Facebook's security is like a "college campus," but they face threats like a "defense contractor"

A leaked recording of Facebook security chief Alex Stamos (who refused to help with an illegal NSA spying program when he was CSO for Yahoo) has him describing the company's IT culture as being "like a college campus, almost" while the company has the "threat profile of a Northrop Grumman or a Raytheon or another defense contractor."

It's an alarming revelation, given the sensitivity of the data Facebook holds on billions of internet users, including people who aren't Facebook users but have their data recorded by Facebook through updates from their friends and Facebook cookies that are set and read on pages that have Facebook "Like" buttons or embeds.


Stamos says that the company's IT culture is focused on giving "access to data and systems to engineers to make them 'move fast'" which means that systems aren't compartmentalized, so that an intrusion into one system can be leveraged to gain access to other systems.


Stamos later described the college campus comparison as a "figure of speech." He says that the company's management is committed to security. The source who leaked the recording disagrees.


The recording's source, who has intimate knowledge of Facebook's security systems and internal processes but did not want to be named, said that the threats that the company faces are "way above [Facebook's] ability to handle."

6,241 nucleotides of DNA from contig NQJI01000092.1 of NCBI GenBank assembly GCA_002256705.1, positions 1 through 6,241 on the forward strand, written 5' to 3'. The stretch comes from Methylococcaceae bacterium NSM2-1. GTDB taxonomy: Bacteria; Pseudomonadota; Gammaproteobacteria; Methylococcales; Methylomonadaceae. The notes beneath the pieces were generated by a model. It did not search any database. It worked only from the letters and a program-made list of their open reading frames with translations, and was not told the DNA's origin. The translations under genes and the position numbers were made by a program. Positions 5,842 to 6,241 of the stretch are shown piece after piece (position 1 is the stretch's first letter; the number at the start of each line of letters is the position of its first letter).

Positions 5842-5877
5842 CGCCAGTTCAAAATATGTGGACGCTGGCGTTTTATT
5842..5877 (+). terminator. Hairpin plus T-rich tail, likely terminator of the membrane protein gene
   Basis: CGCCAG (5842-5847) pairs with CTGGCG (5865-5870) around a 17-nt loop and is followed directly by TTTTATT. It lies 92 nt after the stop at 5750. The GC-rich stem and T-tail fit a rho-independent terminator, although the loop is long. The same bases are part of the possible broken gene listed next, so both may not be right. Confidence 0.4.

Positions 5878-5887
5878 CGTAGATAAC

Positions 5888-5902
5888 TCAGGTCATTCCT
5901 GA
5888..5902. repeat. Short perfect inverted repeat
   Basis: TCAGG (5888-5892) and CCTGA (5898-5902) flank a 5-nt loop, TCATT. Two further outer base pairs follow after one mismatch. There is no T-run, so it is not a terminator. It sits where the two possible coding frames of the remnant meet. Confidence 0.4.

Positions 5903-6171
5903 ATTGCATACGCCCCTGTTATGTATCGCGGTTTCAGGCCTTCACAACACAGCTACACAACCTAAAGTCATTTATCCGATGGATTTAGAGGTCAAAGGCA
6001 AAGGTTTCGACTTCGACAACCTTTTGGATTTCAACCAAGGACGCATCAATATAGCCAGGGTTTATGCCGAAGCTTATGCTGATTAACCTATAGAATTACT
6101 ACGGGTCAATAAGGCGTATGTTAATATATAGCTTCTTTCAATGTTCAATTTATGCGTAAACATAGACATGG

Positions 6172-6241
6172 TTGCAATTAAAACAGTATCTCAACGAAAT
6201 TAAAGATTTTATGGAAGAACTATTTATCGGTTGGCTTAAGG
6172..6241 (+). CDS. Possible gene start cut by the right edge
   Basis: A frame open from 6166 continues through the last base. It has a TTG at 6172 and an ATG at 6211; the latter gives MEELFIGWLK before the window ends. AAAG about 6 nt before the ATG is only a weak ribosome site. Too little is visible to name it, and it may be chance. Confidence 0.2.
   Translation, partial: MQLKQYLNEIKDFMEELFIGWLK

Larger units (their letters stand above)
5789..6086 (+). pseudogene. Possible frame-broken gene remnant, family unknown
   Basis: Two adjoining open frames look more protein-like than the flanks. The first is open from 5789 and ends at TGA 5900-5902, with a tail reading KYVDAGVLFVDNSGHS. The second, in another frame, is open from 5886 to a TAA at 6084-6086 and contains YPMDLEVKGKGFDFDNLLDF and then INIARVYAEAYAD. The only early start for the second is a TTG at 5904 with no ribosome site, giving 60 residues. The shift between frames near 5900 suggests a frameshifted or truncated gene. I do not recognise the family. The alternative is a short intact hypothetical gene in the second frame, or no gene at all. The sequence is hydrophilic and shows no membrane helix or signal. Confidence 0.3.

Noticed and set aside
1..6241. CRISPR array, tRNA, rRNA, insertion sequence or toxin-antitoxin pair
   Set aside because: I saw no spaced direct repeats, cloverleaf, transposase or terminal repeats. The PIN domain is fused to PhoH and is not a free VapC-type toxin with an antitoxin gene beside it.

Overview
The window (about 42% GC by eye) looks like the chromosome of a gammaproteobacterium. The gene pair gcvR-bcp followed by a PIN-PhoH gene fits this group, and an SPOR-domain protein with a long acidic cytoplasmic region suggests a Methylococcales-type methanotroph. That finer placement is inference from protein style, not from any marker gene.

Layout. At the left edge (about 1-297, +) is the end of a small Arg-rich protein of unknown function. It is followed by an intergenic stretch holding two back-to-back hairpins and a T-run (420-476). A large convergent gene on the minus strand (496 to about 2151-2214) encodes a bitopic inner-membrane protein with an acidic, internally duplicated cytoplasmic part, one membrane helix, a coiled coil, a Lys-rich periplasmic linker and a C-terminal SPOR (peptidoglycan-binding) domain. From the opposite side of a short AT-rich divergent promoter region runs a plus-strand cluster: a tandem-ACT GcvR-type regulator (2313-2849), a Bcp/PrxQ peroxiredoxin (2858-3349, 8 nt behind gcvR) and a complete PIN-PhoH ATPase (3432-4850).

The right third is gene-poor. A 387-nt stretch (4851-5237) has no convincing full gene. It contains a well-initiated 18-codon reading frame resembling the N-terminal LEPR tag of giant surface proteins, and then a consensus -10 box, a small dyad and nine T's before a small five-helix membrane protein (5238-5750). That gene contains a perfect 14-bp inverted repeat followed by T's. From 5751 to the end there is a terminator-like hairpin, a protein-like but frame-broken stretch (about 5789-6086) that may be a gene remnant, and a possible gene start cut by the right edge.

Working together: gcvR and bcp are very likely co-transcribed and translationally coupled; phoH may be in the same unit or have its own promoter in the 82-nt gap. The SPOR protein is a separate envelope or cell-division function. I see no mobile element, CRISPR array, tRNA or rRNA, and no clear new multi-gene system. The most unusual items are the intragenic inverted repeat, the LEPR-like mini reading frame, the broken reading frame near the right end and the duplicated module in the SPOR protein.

It was for that reason the recording was leaked -- to reveal an endemic apathy by Facebook executives -- Stamos excluded -- who are too focused on making the company work rather than making the company secure.

The source argued that Stamos has internally pushed for stronger cybersecurity, policies, and processes, but executives were too busy lobbying lawmakers, and focusing on the company's vision and products -- citing its "move fast" strategy (which has since been partially retired) and not listening enough to the company's security professionals.


Leaked: Facebook security boss says its corporate network is run "like a college campus"
[Zack Whittaker/Zdnet]


(Image: Dave Maass CC-BY)


(via /.)

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